First published in the Civil and Military Gazette on 26 August 1886 and collected in Life’s Handicap in 1891.
The narrator first encounters ‘Naboth’, an emaciated beggar, outside his house, and gives him a rupee. Next he appears, looking a little fatter, declares himself a sweet-meat seller and asks if he can set up nearbye. Gradually Naboth’s business prospers; he encroaches on his benefactor’s shrubbery and establishes his business there, building a house and compound with a mud wall around it. After a time he moves on and his ‘vineyard’ is ploughed over, but the narrator is left with a strong sense of resentment against him.
In the Old Testament (1 Kings, 21) Ahab, the King of Israel, covets the vineyard of Naboth, which lies next to his land, to make a garden. He makes him a generous offer to buy it, or exchange it for another vineyard, but Naboth refuses, on the grounds that it is his ancestral inheritance. The King is deeply troubled by this, and Jezebel, his wife, arranges to have Naboth stoned to death. Ahab and Jezebel emerge as the villains of the piece, denounced by the prophet Elijah for their wickedness.
Rather curiously, in calling his importunate beggar man ‘Naboth’ Kipling identifies his narrator with King Ahab in the Old Testament, implying that in some way Naboth had been unreasonable to insist on his rights, and saying at the end of the story that Ahab had been ‘misrepresented in the scriptures’.. If one takes literally Kipling’s opening remark in the second line of the story that this is ‘an allegory of Empire’, he is insisting on the rights of the powerful to lay claim to neighbouring territory and take ruthless steps to acquire it; but perhaps he is simply being ironical, as Tompkins has suggested (see below) .
Housekeeping in India
For another glimpse of European housekeeping in India, see the collection of stories called “The Smith Administration” in From Sea to Sea Vol. II; although somewhat facetious in tone, and on first appearance rather slight, they give a first-hand account of domestic life at the time. See also Plain Tales from the Hills and Wee Willie Winkie.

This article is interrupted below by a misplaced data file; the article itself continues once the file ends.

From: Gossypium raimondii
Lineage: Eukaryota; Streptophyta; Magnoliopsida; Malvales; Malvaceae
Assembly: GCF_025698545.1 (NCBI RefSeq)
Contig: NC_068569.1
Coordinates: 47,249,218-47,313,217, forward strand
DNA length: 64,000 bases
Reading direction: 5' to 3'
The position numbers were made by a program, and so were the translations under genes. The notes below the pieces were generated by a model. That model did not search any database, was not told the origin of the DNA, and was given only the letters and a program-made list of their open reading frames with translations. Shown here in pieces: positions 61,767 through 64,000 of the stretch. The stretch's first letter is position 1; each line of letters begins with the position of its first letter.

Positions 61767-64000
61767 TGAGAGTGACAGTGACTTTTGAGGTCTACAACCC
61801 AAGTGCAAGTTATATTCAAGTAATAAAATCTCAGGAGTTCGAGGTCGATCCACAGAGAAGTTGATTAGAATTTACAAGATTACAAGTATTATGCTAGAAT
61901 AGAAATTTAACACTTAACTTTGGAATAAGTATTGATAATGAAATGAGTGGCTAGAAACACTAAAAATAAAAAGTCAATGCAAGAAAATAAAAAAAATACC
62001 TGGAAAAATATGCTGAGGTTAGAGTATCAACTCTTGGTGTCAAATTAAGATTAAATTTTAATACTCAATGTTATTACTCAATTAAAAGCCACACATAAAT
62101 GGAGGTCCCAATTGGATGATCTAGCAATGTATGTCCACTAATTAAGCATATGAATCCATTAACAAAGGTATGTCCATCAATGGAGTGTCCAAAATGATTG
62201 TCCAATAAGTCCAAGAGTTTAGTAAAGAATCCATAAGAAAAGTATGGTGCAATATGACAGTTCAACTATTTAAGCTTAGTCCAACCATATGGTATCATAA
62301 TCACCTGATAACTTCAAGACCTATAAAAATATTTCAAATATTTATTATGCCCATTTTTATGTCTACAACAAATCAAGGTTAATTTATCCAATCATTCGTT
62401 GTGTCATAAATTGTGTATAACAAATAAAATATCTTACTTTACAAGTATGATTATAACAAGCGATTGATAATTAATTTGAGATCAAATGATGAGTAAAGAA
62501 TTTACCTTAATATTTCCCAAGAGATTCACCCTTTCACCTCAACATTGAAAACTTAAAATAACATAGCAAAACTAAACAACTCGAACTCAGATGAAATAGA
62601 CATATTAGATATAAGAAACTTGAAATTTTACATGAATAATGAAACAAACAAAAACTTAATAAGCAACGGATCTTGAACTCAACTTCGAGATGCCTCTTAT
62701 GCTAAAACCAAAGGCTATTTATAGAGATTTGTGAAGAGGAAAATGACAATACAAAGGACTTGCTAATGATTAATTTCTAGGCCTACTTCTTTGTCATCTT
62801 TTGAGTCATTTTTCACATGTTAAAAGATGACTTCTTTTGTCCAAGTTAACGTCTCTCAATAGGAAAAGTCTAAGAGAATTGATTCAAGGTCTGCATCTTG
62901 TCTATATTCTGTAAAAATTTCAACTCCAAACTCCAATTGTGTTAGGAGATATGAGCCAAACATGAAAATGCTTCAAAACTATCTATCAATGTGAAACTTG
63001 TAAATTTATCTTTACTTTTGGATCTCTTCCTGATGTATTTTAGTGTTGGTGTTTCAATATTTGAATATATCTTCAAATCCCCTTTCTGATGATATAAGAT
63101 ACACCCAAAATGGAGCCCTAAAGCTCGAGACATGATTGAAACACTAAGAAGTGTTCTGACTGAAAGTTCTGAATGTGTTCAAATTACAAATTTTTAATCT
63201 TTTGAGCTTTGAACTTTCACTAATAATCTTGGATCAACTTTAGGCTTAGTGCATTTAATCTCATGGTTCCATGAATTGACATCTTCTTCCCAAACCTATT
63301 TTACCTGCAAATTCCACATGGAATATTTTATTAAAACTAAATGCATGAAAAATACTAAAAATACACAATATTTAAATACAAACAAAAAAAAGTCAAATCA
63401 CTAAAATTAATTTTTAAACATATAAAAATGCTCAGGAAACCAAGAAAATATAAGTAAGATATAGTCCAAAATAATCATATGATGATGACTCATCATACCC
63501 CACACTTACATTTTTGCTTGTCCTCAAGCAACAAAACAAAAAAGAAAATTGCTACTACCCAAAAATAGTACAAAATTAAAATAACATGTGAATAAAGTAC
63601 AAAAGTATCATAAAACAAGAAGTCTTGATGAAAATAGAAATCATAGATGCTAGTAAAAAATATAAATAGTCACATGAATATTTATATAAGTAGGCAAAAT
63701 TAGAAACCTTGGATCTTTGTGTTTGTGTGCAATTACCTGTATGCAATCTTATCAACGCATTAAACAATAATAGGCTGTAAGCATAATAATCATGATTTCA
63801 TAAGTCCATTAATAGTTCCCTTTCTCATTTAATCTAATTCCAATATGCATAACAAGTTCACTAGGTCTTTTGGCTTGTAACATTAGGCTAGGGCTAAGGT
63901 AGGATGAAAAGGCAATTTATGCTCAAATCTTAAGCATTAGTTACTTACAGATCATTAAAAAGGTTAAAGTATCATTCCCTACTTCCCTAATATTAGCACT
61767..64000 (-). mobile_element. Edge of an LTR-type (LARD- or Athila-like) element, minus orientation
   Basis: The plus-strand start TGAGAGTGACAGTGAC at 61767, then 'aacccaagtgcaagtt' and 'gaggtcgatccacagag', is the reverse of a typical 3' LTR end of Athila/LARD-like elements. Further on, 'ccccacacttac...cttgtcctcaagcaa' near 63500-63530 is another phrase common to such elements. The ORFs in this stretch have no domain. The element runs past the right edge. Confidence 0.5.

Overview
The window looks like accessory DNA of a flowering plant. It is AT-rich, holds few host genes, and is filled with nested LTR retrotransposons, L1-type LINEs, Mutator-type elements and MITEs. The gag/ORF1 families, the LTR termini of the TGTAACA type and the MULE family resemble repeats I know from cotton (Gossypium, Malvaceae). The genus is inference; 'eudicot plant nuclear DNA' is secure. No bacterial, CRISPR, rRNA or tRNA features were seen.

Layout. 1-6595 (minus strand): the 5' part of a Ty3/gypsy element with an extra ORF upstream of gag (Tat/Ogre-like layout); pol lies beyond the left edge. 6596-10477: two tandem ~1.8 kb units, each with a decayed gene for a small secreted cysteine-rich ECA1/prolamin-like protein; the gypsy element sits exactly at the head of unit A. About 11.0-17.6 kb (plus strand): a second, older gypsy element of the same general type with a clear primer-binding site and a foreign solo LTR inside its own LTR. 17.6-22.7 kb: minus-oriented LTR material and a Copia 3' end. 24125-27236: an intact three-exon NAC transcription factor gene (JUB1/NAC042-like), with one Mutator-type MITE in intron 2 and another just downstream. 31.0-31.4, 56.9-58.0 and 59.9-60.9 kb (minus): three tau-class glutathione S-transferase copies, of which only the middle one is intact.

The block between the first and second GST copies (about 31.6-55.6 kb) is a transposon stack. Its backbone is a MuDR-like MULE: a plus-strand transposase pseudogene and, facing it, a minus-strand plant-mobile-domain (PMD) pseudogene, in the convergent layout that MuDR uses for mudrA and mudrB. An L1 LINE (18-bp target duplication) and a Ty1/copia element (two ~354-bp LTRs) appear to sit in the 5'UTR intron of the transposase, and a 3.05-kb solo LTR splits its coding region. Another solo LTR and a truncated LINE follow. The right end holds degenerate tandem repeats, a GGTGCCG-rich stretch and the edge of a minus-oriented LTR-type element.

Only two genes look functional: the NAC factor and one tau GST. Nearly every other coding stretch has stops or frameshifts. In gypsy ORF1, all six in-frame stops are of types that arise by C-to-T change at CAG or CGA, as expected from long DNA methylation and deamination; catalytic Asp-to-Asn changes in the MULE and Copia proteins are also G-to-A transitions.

Other reading: Plain Tales from the Raj, Ed. Charles Allen (André Deutsch, 1975); British Life in India Ed. R.V. Vernède,, (OUP, Delhi, 1995); The Raj at Table David Burton, (Faber & Faber, 1993)
An unknown contemporary, writing in The Bookman of October and November 1891 and signing himself “Y.Y.”, says of this and other stories in this volume:
So young a man cannot possibly have studied profoundly and exhaustively every inch of the ground he covers … the dilemma remains, either a creative genius well-nigh incredible, or a very considerable basis of experience. For my own part, inclining to the latter, I would fain combine both views.
[Kipling, The Critical Heritage p. 131]
On the other hand, this is on the list of six stories on which, in the same collection, Lionel Johnson comments: in my sincere and humble opinion, do not deserve publication. (p. 93)
J M S Tompkins observes:
This ambiguous little anecdote can be taken from any end. The ‘allegory’ (line 2) is ironical, since the parties are reversed; it is the Englishman’s estate that is undermined. (p. 98)
[J H McG]
©John McGivering 2006 All rights reserved